What is a stonefish? In short, a creature you don't want to step on
What's both venomous and extremely adept at the art of camouflage?
What if we told you this creature lives underwater and possesses a series of dorsal spines that can pack a neurotoxin-filled wallop that's enough to kill an adult human?
This potentially hazardous animal, friends, is the stonefish -- five species that make up the genus Synanceia -- and woe to him (or her) who steps on it, innocently believing it to be a plain old rock. The stonefish doesn't use its venomous spines to catch prey; they're for defensive purposes only. But that doesn't make us any more inclined to want to get up close! Egypt Today writer Richard Hoath recently recalled an encounter with the nowhere-near-as-innocuous-as-it-looks creature:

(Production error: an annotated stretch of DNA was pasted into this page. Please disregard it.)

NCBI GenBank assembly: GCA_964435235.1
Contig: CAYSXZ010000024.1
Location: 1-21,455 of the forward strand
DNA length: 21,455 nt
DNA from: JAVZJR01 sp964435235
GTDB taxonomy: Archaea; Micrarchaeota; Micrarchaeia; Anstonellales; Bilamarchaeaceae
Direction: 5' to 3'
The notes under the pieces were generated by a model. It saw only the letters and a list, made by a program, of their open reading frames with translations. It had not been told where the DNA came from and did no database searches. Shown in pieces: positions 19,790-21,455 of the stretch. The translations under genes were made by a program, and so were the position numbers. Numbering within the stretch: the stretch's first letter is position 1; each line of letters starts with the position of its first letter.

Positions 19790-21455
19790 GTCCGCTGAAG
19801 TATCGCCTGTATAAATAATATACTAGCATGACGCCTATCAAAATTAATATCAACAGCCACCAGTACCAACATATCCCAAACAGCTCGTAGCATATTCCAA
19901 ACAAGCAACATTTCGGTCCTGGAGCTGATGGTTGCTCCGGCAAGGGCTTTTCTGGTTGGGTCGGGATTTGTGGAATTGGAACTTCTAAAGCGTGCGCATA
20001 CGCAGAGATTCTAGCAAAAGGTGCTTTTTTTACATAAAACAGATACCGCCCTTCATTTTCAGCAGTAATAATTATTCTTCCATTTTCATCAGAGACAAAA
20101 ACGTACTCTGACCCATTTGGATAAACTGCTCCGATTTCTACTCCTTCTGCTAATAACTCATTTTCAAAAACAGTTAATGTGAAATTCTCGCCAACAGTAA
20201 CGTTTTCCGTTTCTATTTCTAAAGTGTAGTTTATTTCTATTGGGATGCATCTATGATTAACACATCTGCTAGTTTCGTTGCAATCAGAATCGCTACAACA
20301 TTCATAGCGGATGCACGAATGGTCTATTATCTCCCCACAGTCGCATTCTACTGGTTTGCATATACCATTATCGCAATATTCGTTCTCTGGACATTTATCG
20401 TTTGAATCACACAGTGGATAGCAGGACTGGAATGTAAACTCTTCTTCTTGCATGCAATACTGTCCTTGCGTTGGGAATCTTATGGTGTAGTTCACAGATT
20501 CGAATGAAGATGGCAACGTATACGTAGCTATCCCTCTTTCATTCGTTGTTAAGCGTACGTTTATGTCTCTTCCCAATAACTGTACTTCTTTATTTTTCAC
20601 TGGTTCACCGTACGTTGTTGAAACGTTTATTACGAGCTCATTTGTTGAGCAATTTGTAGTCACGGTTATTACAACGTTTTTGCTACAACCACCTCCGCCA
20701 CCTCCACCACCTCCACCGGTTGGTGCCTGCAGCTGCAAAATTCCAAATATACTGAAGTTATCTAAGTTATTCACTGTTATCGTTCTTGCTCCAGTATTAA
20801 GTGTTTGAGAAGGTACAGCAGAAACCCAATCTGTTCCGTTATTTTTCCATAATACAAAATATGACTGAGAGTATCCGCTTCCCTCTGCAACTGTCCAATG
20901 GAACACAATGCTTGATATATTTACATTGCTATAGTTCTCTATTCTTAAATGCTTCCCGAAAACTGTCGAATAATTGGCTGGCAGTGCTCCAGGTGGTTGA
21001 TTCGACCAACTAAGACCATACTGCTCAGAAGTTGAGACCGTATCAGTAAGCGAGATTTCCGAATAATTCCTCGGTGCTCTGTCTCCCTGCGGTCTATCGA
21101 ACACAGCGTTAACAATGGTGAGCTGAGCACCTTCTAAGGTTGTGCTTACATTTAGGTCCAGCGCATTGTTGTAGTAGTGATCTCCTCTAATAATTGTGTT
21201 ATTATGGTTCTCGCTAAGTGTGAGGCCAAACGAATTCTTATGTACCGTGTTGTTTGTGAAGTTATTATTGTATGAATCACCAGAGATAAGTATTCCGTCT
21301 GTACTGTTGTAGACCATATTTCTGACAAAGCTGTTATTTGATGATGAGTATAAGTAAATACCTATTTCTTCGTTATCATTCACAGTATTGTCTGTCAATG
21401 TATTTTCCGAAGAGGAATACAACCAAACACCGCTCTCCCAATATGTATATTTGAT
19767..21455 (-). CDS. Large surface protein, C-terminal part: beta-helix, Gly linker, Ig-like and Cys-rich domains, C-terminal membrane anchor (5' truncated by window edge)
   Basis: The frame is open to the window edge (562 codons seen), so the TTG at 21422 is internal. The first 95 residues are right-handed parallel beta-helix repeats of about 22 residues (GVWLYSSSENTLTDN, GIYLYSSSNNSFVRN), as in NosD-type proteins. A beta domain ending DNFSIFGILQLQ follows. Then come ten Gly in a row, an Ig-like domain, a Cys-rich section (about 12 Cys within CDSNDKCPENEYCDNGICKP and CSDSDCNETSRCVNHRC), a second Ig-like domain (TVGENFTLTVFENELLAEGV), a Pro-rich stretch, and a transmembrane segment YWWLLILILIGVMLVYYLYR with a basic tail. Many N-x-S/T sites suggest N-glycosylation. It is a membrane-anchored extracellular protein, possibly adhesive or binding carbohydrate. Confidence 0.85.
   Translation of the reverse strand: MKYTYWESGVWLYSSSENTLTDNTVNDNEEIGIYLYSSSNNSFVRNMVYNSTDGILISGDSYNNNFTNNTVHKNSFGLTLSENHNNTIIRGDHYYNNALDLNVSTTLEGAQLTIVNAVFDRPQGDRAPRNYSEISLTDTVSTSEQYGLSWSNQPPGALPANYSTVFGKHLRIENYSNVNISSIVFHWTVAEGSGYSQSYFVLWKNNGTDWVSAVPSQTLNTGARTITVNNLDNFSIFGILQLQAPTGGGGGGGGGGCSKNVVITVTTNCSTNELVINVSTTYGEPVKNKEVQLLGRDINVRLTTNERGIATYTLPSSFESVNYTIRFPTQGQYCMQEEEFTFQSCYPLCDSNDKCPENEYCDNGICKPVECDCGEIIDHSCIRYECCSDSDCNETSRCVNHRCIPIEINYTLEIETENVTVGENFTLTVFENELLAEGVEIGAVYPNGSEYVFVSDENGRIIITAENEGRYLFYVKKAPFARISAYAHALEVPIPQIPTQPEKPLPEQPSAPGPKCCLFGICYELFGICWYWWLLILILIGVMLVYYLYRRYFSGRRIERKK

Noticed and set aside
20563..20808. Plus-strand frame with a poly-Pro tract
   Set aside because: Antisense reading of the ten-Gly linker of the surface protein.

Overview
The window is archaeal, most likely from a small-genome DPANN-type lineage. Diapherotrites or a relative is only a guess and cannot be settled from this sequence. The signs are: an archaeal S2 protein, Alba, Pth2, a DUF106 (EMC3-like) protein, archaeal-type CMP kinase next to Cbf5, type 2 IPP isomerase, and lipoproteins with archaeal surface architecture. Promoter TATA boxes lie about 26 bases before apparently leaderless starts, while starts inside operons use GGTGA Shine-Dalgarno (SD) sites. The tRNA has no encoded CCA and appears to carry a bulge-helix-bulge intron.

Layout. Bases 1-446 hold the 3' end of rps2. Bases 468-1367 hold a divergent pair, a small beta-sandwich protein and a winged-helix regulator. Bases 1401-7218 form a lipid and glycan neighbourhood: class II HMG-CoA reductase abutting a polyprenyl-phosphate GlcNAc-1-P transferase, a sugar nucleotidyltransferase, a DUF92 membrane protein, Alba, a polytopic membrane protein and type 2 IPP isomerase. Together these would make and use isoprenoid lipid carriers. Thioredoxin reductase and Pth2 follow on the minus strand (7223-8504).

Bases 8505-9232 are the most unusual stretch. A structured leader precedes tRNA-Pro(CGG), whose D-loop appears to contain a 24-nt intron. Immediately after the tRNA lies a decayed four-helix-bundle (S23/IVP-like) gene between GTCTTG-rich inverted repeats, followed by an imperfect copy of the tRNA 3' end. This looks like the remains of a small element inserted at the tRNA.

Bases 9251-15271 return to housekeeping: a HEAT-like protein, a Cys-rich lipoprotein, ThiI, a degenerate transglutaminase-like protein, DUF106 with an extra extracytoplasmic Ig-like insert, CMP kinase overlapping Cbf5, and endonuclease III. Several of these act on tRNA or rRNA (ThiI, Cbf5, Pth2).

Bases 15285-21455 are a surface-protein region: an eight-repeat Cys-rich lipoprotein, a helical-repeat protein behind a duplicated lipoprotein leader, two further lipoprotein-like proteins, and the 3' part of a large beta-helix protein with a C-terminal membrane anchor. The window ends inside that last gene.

I have only seen the stonefish once. This was on Jackson Reef in the Gulf of Aqaba. [Toward] the end of the dive, our dive guide pointed out a rock lying in the sandy base of a small ravine that cut into the reef. The guide seemed to be getting very excited by said rock, pointing and gesturing. I moved in closer and it seemed a rather unspectacular rock, rather rough, algae-ridden and certainly not worth a postcard home. And then the rock shot off and disappeared into a labyrinth of reef crevices and crevasses.
Thanks, but no thanks, stonefish. We consider ourselves fortunate that the closest we've ever gotten to you is the National Geographic channel. We're keeping our feet off the Australian ocean floor, if it's all the same to you.
-- Lindsay Barnett
Video: A stonefish eats. Credit: diver321 via YouTube